Advanced 3D Monte Carlo algorithms for biophotonic and medical applications

Student thesis: Doctoral Thesis (PhD)


The Monte Carlo radiation transfer (MCRT) method can simulate the transport of light through
turbid media. MCRT allows the modelling of multiple anisotropic scattering events, as well as
a range of microphysics such as polarisation and fluorescence. This thesis concerns the development
of several MCRT algorithms to solve various biophotonic and medically-related problems including modelling of tissue ablation and autofluorescent signals. An extension of the MCRT method through a theoretical quasi-wave/particle model is also demonstrated, allowing beam shapes with arbitrary phase profiles to be propagated.

Tissue ablation can be used to treat acne scarring, Rhinophyma, and it can also be used to
help enhance topical drug delivery. Currently the depth of ablation is not easily elucidated from
a given laser or laser power setting. Therefore, a numerical tissue ablation model is developed
using a combination of MCRT, a heat diffusion model, and a numerical tissue damage model to
assess ablation crater depth and thermal damage to the surrounding tissue.

Autofluorescence is the natural fluorescence of biological structures in tissue. Autofluorescence
can be used as a biomarker of several diseases including: cardiovascular diseases,
Alzheimers, and diabetes. However, the origin of the autofluorescence signal is not completely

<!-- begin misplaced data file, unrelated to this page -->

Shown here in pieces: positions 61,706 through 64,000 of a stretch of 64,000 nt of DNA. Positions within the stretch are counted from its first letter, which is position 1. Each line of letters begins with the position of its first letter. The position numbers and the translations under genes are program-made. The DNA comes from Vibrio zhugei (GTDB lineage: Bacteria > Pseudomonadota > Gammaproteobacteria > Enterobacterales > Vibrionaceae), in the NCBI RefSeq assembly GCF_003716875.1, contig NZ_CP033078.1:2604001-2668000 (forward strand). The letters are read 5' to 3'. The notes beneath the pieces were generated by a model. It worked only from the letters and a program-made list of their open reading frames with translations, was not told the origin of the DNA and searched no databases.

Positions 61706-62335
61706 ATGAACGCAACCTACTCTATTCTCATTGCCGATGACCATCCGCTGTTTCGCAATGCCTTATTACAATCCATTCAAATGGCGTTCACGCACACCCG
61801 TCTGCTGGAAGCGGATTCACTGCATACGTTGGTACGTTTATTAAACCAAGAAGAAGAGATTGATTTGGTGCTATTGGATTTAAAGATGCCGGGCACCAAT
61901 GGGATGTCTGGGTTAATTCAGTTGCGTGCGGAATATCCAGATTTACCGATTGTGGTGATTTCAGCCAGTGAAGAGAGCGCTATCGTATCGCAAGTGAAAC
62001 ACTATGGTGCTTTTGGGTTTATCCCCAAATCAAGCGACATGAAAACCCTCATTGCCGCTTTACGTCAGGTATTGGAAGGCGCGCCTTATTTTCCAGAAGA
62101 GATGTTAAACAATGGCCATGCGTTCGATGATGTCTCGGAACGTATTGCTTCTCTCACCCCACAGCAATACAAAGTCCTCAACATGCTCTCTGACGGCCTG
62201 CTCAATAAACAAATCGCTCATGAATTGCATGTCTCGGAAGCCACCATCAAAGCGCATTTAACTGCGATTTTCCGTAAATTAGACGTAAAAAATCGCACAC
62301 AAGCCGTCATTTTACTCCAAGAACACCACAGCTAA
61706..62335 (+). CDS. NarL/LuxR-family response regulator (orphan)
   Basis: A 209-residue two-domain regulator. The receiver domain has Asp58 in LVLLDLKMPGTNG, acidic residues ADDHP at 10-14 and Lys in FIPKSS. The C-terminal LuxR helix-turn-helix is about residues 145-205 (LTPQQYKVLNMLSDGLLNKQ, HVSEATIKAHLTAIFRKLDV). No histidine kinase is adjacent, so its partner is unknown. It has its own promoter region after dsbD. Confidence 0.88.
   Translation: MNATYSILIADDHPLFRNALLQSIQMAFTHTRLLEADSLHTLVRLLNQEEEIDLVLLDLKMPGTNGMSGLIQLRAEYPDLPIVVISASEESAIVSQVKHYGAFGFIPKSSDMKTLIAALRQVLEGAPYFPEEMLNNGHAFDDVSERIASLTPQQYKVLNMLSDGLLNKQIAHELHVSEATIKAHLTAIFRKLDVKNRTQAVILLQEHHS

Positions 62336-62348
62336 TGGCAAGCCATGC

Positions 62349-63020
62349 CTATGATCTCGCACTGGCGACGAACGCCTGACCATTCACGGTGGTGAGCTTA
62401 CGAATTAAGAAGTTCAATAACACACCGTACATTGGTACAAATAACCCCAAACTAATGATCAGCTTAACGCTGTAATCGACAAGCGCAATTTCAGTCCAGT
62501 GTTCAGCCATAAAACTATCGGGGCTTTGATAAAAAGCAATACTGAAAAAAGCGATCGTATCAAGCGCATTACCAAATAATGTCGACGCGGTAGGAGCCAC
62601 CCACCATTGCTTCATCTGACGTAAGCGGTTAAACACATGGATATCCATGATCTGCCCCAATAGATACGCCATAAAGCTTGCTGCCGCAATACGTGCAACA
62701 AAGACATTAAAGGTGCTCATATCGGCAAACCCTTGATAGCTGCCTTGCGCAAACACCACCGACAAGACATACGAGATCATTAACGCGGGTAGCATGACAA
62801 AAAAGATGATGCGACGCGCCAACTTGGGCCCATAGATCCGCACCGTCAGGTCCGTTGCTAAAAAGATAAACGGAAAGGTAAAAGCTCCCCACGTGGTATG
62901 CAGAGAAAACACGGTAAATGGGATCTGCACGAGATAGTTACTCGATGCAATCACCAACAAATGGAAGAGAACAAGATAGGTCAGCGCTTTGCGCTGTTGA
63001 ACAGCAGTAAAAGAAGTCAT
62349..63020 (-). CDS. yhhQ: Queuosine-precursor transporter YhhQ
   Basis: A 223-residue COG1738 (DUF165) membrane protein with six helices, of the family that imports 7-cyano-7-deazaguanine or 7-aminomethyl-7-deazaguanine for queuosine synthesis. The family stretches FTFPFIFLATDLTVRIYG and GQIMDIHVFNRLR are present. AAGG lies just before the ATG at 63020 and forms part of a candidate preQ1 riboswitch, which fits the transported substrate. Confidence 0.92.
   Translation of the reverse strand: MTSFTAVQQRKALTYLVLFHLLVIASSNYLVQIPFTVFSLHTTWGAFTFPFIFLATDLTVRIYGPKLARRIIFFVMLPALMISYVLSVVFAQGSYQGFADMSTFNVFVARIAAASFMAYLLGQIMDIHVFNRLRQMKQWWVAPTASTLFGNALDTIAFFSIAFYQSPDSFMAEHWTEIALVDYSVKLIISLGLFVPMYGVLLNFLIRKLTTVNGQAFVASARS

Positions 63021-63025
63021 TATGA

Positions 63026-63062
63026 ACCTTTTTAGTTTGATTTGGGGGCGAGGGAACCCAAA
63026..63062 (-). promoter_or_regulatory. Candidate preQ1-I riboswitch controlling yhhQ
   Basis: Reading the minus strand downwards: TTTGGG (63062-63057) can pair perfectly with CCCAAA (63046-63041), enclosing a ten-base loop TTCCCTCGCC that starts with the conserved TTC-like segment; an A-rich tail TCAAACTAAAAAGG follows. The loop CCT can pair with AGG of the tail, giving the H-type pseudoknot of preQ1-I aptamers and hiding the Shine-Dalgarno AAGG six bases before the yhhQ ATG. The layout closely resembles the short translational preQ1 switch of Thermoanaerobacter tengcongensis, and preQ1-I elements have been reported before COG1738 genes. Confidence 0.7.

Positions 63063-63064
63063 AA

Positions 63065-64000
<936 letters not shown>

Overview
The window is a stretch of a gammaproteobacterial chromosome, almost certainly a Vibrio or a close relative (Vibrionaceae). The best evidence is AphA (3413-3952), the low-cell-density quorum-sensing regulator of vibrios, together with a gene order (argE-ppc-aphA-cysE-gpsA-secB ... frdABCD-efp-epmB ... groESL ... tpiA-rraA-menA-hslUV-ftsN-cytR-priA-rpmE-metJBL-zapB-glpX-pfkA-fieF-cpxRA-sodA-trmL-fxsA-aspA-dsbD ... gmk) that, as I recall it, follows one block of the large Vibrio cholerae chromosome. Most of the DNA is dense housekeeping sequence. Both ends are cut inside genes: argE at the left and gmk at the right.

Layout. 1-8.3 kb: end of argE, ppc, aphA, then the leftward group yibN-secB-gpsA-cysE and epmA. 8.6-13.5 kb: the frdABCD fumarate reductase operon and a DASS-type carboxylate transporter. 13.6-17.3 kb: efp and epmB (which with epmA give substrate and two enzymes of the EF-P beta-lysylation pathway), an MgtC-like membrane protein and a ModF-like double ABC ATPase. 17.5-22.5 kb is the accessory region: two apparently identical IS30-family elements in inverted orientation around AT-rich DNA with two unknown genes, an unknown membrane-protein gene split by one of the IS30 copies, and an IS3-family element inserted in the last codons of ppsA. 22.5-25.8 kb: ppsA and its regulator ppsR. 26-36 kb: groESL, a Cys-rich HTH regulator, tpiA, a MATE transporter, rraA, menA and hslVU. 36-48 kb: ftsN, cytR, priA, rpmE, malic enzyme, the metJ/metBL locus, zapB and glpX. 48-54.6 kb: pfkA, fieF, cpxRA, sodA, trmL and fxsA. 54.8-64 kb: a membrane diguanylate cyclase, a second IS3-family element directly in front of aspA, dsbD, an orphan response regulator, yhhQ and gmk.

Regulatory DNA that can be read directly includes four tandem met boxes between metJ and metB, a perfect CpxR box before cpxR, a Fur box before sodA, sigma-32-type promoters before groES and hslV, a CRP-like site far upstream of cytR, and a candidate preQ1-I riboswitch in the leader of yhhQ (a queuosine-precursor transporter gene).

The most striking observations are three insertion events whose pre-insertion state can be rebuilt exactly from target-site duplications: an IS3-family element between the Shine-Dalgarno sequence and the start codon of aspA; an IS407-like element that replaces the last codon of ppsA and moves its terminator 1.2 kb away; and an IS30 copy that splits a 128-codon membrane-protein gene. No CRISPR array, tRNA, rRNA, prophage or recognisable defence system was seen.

clear. The effect of tissue optics on the signal, which fluorophores contribute to the signal and by
how much, and how different locations on the body can affect the signal are not well understood.
This thesis presents a study of the effect of tissue optics on the autofluorescent signal. As part of
this study, AmoebaMCRT was created to determine the relative concentrations of fluorophores
for a given autofluorescent signal.

Finally, we developed an extension to the MCRT method which allows the simulation of
quasi-wave/particles. This method relies on the Huygens-Fresnel principle and the tracking
of the phase of each individual photon packet. The extension, φMC, allows the modelling of
complex beams that require the wave properties of light such as arbitrary order Bessel beams
and Gaussian beams. We then use φMC to predict which beam, Bessel or Gaussian, performs
“better" in a highly turbid medium.
Date of Award27 Jul 2020
Original languageEnglish
Awarding Institution
  • University of St Andrews
SupervisorKenny Wood (Supervisor) & C Tom A Brown (Supervisor)

Access Status

  • Full text open

Cite this